Organized health promotion efforts sometimes compete with news media, social media, and other sources when providing recommendations for healthy behavior. In recent years, patients have faced a complicated information environment regarding aspirin use as a prevention tool for heart health. We explored the possibility that campaign promotion of low-dose aspirin use might have been undermined by news coverage in the USA detailing controversies regarding aspirin use. Using time series data on low-dose aspirin sales in Minnesota, USA, we assessed whether news coverage of aspirin or audience engagement with the Ask About Aspirin campaign website predicted subsequent changes in low-dose aspirin sales, over and above any secular trend. News coverage predicted actual low-dose aspirin purchases whereas exposure to a state-level campaign did not. While a campaign effort to encourage people at risk to discuss low-dose aspirin use with their health care providers did not generate substantive changes in low-dose aspirin tablet sales in the areas of Minnesota monitored for this study, past news coverage about aspirin use, including news about negative side effects, may have suppressed low-dose aspirin sales during this same period. The extent of news coverage about aspirin and heart health had a negative effect on tablet sales recorded in greater Minnesota approximately a month later in an ARIMA time series model, coefficient =-.014, t =-2.33, p =. 02. Presented evidence of news coverage effect suggests health campaign assessment should consider trends in the public information environment as potential countervailing forces.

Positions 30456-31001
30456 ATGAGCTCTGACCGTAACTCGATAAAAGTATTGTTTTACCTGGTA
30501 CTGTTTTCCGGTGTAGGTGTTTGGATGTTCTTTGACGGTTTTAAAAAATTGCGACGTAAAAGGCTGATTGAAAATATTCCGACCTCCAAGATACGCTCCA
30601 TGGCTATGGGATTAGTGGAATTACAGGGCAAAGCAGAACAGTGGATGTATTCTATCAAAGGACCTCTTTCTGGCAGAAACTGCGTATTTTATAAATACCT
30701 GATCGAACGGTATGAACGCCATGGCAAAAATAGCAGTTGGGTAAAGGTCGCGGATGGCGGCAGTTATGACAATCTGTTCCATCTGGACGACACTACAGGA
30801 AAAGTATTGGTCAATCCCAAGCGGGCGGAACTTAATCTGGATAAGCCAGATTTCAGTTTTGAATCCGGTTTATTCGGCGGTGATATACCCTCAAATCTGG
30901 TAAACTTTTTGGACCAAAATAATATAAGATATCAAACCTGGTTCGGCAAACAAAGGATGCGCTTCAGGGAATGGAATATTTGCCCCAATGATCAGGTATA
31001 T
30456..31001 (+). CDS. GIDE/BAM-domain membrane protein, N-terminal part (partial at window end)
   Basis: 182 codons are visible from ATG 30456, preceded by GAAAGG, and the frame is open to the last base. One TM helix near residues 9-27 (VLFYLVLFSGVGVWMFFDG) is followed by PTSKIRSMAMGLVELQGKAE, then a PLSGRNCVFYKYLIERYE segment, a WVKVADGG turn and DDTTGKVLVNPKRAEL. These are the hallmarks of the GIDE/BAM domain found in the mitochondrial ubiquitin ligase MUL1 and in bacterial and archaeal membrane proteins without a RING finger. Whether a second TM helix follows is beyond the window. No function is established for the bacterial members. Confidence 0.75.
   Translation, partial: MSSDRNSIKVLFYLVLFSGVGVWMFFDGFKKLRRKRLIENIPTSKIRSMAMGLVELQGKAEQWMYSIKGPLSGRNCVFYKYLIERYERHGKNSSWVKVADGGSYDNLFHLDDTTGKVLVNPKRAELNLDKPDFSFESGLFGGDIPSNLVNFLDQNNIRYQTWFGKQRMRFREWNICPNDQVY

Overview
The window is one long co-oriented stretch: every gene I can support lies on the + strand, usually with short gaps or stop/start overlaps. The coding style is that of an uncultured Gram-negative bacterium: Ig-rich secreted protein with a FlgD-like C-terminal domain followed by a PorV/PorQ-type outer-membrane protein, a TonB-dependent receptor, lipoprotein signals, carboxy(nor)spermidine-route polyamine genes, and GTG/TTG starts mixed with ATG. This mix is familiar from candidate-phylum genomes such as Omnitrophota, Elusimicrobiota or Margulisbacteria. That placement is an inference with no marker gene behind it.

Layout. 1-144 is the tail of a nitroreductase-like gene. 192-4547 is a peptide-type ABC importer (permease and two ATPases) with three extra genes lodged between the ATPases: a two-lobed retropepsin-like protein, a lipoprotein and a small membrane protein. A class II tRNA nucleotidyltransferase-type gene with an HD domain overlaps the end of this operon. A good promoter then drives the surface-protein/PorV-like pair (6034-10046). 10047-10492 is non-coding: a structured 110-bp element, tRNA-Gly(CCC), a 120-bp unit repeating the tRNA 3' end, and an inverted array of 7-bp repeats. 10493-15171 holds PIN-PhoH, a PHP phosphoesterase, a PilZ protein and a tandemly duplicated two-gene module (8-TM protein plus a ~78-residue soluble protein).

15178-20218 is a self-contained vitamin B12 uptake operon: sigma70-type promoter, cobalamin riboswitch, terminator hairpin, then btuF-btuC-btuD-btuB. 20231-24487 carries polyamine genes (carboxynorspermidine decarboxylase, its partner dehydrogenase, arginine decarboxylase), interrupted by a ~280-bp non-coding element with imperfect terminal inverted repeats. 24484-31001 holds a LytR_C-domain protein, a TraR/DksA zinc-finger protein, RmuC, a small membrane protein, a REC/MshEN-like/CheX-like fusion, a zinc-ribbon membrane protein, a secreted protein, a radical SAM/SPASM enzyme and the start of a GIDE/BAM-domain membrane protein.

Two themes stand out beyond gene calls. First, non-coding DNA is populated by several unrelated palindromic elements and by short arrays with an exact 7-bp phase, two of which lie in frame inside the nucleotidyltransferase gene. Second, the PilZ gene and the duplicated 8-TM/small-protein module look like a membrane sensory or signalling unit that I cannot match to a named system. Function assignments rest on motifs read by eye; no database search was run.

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- Cardiovascular disease
- Health promotion
- News coverage
- Time series